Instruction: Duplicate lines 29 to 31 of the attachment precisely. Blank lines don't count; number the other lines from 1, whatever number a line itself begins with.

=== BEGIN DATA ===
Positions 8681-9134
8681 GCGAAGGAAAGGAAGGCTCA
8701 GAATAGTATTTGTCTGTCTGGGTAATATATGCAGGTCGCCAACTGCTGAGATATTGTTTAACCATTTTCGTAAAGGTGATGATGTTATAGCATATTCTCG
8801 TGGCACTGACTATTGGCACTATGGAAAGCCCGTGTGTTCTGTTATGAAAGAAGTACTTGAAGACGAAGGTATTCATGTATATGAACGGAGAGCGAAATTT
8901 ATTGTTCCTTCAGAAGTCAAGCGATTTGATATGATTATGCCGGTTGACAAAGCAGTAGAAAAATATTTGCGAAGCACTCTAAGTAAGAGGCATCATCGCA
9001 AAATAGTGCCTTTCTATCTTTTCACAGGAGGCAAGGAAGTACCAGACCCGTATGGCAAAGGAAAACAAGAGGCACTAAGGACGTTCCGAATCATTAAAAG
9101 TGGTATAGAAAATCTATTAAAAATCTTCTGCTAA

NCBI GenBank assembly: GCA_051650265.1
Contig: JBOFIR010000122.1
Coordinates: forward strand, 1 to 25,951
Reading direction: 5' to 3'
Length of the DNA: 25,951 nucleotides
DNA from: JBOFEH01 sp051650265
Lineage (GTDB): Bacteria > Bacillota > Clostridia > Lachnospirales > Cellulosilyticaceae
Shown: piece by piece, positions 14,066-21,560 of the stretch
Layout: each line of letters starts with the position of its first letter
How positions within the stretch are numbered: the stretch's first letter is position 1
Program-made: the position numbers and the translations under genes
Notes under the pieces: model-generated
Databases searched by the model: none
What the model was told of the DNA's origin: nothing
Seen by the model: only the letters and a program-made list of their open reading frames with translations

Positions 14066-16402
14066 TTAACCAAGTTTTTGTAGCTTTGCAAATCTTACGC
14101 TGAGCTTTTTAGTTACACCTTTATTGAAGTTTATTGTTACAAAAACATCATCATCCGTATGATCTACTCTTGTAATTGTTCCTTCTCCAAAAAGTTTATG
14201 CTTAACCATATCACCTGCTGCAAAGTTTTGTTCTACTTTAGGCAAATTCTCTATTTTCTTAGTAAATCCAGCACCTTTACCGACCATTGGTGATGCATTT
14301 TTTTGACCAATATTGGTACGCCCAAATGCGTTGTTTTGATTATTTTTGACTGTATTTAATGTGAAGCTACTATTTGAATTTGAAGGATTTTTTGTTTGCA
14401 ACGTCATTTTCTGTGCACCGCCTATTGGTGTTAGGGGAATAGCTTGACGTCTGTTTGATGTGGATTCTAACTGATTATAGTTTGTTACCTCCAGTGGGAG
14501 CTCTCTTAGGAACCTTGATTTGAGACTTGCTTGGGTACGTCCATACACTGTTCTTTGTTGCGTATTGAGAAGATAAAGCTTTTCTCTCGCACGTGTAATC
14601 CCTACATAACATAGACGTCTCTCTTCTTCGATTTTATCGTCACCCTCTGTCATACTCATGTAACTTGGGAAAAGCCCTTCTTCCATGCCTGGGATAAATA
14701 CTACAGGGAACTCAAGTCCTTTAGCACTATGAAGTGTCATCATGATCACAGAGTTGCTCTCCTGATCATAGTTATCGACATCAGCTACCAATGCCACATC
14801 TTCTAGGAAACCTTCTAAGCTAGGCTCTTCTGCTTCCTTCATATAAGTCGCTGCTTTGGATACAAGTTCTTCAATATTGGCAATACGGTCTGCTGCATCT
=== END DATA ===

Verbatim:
14501 CTCTCTTAGGAACCTTGATTTGAGACTTGCTTGGGTACGTCCATACACTGTTCTTTGTTGCGTATTGAGAAGATAAAGCTTTTCTCTCGCACGTGTAATC
14601 CCTACATAACATAGACGTCTCTCTTCTTCGATTTTATCGTCACCCTCTGTCATACTCATGTAACTTGGGAAAAGCCCTTCTTCCATGCCTGGGATAAATA
14701 CTACAGGGAACTCAAGTCCTTTAGCACTATGAAGTGTCATCATGATCACAGAGTTGCTCTCCTGATCATAGTTATCGACATCAGCTACCAATGCCACATC